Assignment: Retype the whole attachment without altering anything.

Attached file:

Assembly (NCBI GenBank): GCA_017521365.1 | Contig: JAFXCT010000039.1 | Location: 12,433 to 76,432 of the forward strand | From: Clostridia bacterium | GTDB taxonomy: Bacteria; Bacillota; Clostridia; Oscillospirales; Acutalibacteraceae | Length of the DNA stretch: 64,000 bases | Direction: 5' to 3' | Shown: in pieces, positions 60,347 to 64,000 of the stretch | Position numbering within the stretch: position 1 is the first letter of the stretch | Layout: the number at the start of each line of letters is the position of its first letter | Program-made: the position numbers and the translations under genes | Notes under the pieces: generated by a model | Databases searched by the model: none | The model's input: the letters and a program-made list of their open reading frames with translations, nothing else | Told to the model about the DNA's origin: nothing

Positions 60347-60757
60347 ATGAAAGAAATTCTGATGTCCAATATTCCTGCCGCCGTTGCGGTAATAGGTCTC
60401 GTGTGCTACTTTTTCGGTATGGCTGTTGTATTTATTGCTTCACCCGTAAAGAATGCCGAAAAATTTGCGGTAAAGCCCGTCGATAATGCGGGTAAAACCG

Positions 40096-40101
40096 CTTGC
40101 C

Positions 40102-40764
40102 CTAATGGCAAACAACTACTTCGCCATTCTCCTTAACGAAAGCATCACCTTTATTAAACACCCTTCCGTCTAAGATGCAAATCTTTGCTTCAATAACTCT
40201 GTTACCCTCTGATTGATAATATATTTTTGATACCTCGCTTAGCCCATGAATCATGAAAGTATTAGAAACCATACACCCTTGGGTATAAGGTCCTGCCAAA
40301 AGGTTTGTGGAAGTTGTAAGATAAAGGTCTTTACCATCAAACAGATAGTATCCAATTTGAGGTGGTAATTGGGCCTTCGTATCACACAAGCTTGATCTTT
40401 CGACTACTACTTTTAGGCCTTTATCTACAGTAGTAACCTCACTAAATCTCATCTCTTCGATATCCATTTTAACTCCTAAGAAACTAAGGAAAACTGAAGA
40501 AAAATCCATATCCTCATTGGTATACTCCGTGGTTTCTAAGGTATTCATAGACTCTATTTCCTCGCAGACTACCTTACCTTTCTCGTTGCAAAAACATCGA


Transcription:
Assembly (NCBI GenBank): GCA_017521365.1 | Contig: JAFXCT010000039.1 | Location: 12,433 to 76,432 of the forward strand | From: Clostridia bacterium | GTDB taxonomy: Bacteria; Bacillota; Clostridia; Oscillospirales; Acutalibacteraceae | Length of the DNA stretch: 64,000 bases | Direction: 5' to 3' | Shown: in pieces, positions 60,347 to 64,000 of the stretch | Position numbering within the stretch: position 1 is the first letter of the stretch | Layout: the number at the start of each line of letters is the position of its first letter | Program-made: the position numbers and the translations under genes | Notes under the pieces: generated by a model | Databases searched by the model: none | The model's input: the letters and a program-made list of their open reading frames with translations, nothing else | Told to the model about the DNA's origin: nothing

Positions 60347-60757
60347 ATGAAAGAAATTCTGATGTCCAATATTCCTGCCGCCGTTGCGGTAATAGGTCTC
60401 GTGTGCTACTTTTTCGGTATGGCTGTTGTATTTATTGCTTCACCCGTAAAGAATGCCGAAAAATTTGCGGTAAAGCCCGTCGATAATGCGGGTAAAACCG

Positions 40096-40101
40096 CTTGC
40101 C

Positions 40102-40764
40102 CTAATGGCAAACAACTACTTCGCCATTCTCCTTAACGAAAGCATCACCTTTATTAAACACCCTTCCGTCTAAGATGCAAATCTTTGCTTCAATAACTCT
40201 GTTACCCTCTGATTGATAATATATTTTTGATACCTCGCTTAGCCCATGAATCATGAAAGTATTAGAAACCATACACCCTTGGGTATAAGGTCCTGCCAAA
40301 AGGTTTGTGGAAGTTGTAAGATAAAGGTCTTTACCATCAAACAGATAGTATCCAATTTGAGGTGGTAATTGGGCCTTCGTATCACACAAGCTTGATCTTT
40401 CGACTACTACTTTTAGGCCTTTATCTACAGTAGTAACCTCACTAAATCTCATCTCTTCGATATCCATTTTAACTCCTAAGAAACTAAGGAAAACTGAAGA
40501 AAAATCCATATCCTCATTGGTATACTCCGTGGTTTCTAAGGTATTCATAGACTCTATTTCCTCGCAGACTACCTTACCTTTCTCGTTGCAAAAACATCGA